-- begin forwarded message: --

Date:  Wed, 19 May 1999 22:37:58 +0900
From: Hendrik
To: Multiple recipients of NETSOURCE-L <netsource-l@mail.think.service>
Subject:  [NS] Was A Peaceful Kosovo Solution Rejected by U.S.?

"[T]he United States "must seek to prevent the emergence of European-only
security arrangements which would undermine NATO.... Therefore, it is of
fundamental importance to preserve NATO as the primary instrument of
Western  defense and security, as well as the channel for U.S. influence
and participation in European security affairs."

Does this sound like a suitable rationale for shredding entire families
with cluster bombs? Given the track record of the military-industrial
complex and the governments it controls this makes perfect sense to me.

I am afraid the price for the USA's ambition to be the only and
unchallenged power in the world will, before long, be paid by US citizens:
i foresee a growing anti-American backlash with hit-and-run attacks on
people and property,both inside the US and abroad. After all, this is the
way the weak have always fought against the strong.


-- begin quoted article: --

Date: Fri, 14 May 1999 16:08:17 -0400

Fairness & Accuracy in Reporting
Media analysis, critiques and news reports FAIR Media Advisory: May 14, 1999

Was A Peaceful Kosovo Solution Rejected by U.S.?

Since the beginning of the NATO attack on Yugoslavia, the war has been
presented by the media as the consequence of Yugoslavia's stubborn refusal
to settle for any reasonable peace plan -- in particular its rejection of
plans for an international security force to implement a peace plan in
Kosovo. An article in the April 14 New York Times stated that Yugoslavian
President Milosevic "has absolutely refused to entertain an outside force
in Kosovo, arguing that the province is sovereign territory of Serbia and
Yugoslavia." Negotiations between the Serb and Albanian delegations at the
Rambouillet meeting in France ended with Yugoslavia's rejection of the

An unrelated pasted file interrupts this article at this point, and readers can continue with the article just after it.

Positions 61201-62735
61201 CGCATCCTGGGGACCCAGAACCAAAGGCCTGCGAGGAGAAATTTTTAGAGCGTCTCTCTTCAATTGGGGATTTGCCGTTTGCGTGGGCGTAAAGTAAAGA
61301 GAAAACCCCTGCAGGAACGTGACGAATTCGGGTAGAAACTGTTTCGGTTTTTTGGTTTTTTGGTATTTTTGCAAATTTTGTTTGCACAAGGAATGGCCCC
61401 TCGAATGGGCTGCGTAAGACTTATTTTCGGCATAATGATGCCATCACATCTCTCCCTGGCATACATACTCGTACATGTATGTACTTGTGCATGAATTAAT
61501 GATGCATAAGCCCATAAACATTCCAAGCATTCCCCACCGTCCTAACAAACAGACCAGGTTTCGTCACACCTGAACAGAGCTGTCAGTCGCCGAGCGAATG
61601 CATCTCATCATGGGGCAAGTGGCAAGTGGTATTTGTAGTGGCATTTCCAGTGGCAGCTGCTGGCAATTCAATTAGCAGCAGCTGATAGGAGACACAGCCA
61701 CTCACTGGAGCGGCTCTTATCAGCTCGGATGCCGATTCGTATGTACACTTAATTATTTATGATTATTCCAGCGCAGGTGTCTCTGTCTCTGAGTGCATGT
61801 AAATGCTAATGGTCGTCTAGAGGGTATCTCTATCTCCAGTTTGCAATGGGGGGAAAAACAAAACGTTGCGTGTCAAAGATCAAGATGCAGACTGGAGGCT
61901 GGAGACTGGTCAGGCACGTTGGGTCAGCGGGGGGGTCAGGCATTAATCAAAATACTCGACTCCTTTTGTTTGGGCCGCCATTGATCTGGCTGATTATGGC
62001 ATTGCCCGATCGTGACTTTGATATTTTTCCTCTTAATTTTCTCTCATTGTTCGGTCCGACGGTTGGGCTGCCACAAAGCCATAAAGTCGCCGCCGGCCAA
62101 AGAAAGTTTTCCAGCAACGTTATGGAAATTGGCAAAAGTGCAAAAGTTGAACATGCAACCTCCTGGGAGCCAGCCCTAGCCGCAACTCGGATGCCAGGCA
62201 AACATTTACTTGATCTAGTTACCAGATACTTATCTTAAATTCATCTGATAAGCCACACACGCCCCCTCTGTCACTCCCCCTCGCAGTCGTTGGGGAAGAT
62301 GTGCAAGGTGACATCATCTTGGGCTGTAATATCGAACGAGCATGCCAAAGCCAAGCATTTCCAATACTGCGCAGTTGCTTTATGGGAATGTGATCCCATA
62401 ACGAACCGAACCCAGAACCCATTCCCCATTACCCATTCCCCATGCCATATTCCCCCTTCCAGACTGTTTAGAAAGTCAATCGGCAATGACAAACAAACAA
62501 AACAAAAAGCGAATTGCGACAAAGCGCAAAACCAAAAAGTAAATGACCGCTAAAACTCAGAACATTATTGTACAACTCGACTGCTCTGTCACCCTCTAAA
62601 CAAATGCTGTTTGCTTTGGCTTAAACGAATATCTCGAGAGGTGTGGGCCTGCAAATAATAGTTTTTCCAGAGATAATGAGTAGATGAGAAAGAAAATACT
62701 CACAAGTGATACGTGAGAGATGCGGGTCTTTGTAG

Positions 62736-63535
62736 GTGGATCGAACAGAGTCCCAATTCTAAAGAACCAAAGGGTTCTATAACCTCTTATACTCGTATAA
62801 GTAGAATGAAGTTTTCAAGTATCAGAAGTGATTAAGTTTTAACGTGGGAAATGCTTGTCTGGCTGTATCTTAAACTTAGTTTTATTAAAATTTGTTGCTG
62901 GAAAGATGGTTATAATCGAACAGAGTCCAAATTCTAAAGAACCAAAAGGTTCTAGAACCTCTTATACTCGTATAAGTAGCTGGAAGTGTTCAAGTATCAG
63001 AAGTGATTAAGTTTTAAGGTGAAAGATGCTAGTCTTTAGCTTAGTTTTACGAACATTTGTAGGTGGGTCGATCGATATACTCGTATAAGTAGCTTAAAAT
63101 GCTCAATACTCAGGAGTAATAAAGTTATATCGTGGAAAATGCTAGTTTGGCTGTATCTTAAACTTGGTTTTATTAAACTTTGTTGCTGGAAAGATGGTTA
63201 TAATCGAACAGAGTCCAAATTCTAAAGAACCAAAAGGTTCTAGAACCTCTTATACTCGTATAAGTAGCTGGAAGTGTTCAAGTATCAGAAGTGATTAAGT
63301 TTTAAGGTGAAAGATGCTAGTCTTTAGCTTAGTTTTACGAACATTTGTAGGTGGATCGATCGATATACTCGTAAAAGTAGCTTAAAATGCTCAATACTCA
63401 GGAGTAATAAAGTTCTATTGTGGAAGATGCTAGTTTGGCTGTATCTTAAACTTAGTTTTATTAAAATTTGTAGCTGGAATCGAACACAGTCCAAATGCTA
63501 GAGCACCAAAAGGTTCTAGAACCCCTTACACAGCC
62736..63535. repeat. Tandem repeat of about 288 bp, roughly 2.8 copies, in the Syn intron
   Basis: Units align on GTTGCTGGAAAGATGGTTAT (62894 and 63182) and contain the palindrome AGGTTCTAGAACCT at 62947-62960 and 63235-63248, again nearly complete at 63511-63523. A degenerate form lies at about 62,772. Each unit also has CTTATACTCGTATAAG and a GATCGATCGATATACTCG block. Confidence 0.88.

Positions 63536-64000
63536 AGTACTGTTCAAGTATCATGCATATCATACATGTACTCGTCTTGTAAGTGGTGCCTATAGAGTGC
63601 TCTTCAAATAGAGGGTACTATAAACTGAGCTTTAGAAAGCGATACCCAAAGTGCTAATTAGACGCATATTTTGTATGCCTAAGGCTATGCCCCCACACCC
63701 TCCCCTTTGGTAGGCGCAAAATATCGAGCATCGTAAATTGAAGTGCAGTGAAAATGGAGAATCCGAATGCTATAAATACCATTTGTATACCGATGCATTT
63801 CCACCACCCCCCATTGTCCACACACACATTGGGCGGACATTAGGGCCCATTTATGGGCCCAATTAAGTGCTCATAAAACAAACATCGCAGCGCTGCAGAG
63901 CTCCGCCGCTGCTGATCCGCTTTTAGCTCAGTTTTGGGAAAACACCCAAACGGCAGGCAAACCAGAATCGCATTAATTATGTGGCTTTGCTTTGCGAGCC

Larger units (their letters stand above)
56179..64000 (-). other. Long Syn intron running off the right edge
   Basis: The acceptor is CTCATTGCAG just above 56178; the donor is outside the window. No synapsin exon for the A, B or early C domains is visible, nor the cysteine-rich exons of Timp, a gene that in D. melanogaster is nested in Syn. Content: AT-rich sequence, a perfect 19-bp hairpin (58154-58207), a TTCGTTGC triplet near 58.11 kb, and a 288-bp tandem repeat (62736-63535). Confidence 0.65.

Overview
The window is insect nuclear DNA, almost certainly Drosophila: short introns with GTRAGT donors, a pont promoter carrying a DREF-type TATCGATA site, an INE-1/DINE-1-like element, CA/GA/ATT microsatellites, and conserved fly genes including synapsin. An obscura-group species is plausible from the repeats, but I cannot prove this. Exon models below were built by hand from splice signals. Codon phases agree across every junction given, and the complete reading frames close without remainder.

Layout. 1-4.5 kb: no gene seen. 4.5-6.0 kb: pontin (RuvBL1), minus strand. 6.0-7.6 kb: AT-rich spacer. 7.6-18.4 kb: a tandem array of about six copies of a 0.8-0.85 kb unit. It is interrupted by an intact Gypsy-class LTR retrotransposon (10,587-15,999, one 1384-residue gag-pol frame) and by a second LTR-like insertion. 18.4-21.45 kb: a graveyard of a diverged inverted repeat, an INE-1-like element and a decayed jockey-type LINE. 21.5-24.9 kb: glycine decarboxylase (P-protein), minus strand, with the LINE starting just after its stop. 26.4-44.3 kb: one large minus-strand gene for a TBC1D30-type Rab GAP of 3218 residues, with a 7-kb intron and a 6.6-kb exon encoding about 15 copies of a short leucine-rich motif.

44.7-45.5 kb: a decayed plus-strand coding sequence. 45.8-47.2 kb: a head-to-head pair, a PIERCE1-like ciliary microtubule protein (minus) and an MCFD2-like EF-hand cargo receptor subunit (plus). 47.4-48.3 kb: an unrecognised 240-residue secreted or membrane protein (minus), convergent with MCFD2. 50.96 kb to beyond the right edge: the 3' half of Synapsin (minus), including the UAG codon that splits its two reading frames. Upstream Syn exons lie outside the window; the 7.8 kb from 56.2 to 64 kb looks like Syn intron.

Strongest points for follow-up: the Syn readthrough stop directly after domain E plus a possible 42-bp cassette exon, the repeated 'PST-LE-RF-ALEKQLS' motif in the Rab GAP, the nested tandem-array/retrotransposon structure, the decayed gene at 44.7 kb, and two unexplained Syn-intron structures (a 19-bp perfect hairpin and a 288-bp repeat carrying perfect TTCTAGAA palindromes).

document that had been adopted, after much prodding, by the Kosovo Albanian
party. But is that the whole story?

There were two parts to the peace proposals: a political agreement on
autonomy for Kosovo; and an implementation agreement on how to carry out
the political deal -- usually understood to require international
peacekeepers in Kosovo. By the end of the first round of Rambouillet in
February, the Serb side had agreed to the essentials of a political deal.

Agence France Presse (2/20/99) quoted a U.S. official as saying that the "
political part" of a peace accord "is almost not a problem, while the
implementation part has been reconsidered many times." The U.S. wanted the
Kosovo plan to be implemented by NATO troops under a NATO command, and had
already made plans for a 28,000-troop force. The Yugoslavian leadership was
opposed to the idea, claiming such an arrangement would amount to a foreign
occupation of Kosovo by hostile forces.

On February 20, the Russian ITAR-TASS news agency reported from Rambouillet
that unnamed "Contact Group members may offer, as a compromise, Milosevic
an option under which a multinational force will be deployed under the U.N.
or the OSCE flag rather than the NATO flag as was planned before."

Agence France Presse reported the same day that the Serb delegation "showed
signs that it might accept international peacekeepers on condition that
they not be placed under NATO command" and added that the head of the Serb
delegation "insisted that the peacekeepers answer to a non-military body
such as the Organization for Security and Cooperation in Europe...or the
United Nations." A U.S. official confirmed this to AGP: "The discussions
are on whether it should be a UN or OSCE force," the official said.

The next day, Secretary of State Madeleine Albright declared: "We accept
nothing less than a complete agreement, including a NATO-led force." Asked
on CNN the same day: "Does it have to be [a] NATO-led force, or as some
have suggested, perhaps a UN-led force or an OSCE...force? Does it